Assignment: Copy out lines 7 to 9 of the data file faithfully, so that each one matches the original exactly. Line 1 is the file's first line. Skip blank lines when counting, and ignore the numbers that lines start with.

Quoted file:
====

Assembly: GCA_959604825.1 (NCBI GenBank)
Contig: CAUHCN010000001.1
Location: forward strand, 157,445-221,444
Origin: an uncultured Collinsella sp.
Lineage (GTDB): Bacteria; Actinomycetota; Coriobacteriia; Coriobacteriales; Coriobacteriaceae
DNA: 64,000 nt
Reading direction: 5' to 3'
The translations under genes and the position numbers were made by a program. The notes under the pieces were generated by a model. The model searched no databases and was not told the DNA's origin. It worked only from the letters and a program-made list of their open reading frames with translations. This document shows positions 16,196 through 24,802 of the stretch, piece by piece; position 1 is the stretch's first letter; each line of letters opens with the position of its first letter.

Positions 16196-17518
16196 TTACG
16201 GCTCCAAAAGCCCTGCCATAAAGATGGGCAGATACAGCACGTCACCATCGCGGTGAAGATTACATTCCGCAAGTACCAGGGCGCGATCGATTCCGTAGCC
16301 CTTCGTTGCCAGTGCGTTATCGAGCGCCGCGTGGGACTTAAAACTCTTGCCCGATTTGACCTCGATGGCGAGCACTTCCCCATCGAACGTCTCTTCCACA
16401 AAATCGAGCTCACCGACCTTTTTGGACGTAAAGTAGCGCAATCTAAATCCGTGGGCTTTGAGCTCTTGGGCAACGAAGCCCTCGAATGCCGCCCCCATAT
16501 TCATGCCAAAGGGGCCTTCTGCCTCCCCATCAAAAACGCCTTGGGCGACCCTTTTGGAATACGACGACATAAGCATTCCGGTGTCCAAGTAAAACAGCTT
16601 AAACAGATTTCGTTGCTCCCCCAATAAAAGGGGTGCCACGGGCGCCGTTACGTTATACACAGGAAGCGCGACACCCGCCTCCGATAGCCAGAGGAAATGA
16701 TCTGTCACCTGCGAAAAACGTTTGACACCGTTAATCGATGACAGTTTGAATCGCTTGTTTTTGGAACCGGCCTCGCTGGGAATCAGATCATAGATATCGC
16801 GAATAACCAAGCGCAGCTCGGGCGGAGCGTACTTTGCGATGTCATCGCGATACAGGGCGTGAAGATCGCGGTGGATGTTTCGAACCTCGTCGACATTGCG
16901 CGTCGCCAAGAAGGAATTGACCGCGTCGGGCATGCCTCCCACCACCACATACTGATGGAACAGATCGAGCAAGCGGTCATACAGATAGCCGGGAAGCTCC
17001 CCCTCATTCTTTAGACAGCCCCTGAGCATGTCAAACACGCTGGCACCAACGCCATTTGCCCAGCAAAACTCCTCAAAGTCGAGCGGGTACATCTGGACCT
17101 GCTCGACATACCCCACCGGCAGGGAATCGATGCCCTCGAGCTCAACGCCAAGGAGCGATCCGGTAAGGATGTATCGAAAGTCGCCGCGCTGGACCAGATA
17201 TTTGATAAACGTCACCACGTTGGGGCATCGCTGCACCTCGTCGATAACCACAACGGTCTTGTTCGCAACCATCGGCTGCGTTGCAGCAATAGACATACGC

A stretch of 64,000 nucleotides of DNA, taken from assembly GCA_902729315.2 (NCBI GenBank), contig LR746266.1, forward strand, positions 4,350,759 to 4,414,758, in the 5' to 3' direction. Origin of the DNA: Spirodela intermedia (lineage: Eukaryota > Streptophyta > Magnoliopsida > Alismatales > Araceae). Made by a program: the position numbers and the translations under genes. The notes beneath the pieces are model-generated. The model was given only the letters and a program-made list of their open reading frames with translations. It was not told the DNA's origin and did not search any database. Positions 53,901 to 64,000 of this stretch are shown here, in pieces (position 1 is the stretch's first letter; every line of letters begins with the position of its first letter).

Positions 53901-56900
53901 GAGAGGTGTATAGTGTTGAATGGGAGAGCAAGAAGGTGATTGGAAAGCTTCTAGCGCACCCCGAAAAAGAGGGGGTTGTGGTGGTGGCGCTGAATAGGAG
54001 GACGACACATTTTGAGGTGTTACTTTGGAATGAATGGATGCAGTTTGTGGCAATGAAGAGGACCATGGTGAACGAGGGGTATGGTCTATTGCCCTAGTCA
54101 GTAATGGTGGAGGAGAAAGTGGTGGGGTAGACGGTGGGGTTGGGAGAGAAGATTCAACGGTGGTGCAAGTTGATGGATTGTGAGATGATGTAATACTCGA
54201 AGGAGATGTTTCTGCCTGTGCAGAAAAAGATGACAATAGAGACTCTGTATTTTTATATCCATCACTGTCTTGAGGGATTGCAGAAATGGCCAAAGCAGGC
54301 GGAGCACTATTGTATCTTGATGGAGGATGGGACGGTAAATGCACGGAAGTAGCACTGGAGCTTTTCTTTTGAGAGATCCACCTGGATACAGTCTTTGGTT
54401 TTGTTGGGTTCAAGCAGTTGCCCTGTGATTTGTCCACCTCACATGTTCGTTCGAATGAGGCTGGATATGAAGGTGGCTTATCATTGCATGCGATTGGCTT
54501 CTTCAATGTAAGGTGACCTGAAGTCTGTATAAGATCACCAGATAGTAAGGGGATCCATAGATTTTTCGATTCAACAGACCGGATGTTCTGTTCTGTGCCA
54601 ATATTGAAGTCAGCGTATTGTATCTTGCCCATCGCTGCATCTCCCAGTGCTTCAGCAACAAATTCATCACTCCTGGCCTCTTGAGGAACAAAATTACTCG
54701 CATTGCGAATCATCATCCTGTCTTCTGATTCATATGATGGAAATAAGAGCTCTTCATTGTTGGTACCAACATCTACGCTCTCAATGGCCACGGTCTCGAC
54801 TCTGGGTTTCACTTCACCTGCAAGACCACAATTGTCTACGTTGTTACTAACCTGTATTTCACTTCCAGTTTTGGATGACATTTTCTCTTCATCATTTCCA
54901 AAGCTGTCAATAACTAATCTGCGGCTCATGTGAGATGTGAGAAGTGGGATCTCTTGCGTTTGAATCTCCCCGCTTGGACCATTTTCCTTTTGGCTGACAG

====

Reading direction: 5' to 3'
The translations under genes and the position numbers were made by a program. The notes under the pieces were generated by a model. The model searched no databases and was not told the DNA's origin. It worked only from the letters and a program-made list of their open reading frames with translations. This document shows positions 16,196 through 24,802 of the stretch, piece by piece; position 1 is the stretch's first letter; each line of letters opens with the position of its first letter.

Positions 16196-17518